|Publisher: Pearson||Date of Publication: 2005|
|Price:||ISBN: 0 13 121761 5|
|Pages: xxv + 664||Format: Paperback|
1 - Approaching physical geography; 2 - Atmospheric processes; 3 - Global climates; 4 - Regional and local climates; 5 - Plate tectonics; 6 - Oceans; 7 - Soils and the environment; 8 - The biosphere; 9 - Biogeographical concepts; 10 - Ecological processes; 11 - Hillslope processes and landscape evolution; 12 - Sediments and sedimentation; 13 - Catchment hydrology; 134 - Fluvial geomorphology and river management; 15 - Solutes; 16 - Dryland processes and environments; 17 - Coasts; 18 - Glaciers and ice sheets; 19 - Permafrost and periglaciation; 20 - Quaternary environmental change; 21 -Humans and environmental change; 22 - Remote sensing of environmental change; 23 - Managing environmental change.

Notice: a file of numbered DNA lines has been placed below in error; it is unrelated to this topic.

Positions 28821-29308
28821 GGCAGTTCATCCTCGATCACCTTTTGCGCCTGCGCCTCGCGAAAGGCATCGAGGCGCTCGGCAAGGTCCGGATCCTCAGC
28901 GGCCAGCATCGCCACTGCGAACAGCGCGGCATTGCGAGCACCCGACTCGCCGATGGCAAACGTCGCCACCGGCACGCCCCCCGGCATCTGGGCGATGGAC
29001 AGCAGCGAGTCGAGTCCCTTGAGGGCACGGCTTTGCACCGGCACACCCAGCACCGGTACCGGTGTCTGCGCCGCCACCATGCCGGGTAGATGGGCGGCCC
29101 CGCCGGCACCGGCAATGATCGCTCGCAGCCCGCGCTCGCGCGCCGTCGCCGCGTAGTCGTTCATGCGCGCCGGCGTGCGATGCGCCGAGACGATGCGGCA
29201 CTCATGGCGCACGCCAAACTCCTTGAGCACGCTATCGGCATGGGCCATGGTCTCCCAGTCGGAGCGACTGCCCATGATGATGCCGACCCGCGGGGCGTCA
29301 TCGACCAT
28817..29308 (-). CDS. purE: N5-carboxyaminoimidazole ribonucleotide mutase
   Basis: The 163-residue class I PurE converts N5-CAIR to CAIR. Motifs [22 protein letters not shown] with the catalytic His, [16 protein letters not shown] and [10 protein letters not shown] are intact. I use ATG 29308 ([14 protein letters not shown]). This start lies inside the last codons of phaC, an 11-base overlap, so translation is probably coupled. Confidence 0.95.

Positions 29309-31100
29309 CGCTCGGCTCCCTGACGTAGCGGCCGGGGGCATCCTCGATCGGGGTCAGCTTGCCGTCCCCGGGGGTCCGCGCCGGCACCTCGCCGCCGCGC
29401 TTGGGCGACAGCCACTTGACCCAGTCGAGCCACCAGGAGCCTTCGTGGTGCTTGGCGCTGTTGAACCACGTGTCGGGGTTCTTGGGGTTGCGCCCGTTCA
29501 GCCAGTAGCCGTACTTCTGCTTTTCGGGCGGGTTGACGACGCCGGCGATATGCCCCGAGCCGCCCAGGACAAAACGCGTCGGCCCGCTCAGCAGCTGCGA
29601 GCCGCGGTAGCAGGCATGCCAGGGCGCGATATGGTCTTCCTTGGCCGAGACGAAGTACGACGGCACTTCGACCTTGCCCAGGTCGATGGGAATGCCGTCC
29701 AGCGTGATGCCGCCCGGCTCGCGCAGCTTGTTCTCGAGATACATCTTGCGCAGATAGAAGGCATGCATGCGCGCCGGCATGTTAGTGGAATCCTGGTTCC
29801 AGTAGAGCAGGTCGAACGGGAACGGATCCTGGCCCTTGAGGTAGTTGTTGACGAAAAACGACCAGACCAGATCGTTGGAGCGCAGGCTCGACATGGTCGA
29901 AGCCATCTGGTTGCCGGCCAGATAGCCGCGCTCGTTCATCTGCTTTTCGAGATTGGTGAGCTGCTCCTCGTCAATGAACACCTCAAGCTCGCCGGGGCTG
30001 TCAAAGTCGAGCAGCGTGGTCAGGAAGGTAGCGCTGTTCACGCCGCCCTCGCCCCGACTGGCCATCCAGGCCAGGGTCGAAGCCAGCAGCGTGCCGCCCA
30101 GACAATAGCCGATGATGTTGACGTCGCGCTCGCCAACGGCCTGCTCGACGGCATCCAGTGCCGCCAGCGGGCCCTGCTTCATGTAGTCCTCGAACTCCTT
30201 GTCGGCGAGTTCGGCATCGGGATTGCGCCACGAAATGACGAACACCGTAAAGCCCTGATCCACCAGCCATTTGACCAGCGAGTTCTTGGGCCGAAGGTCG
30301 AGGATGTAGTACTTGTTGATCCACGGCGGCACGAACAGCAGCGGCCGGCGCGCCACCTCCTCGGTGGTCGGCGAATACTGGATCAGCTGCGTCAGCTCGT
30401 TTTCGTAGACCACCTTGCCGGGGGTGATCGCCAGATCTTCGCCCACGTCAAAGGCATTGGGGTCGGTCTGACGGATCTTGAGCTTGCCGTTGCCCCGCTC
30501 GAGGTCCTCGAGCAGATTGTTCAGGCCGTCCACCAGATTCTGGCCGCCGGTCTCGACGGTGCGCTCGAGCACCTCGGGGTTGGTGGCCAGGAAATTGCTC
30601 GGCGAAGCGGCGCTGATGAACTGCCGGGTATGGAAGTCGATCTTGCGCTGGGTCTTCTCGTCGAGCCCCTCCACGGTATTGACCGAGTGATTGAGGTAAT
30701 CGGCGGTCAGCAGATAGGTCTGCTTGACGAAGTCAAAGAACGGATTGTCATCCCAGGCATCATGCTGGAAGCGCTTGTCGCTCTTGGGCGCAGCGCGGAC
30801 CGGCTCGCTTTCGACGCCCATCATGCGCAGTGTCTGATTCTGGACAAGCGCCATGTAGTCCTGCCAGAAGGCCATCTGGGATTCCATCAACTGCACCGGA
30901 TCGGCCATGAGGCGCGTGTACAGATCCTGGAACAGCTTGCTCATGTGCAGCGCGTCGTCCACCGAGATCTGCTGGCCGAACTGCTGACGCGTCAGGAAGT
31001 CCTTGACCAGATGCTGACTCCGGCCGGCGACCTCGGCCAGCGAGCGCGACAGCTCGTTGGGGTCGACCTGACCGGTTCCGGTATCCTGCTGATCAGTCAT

Book production tends to go in cycles! This year there are many fine books being produced which deal with the physical environment (some of which will be on this site). Although such a glut is not always useful it does serve to highlight range of offerings and give the reader a chance to pick what is personally seen as the best. In terms of the subject it means that an area which had been getting less exposure of late is back with some key offerings. Unlike many introductory texts this is an edited work calling on the expertise of a range of senior UK geographers.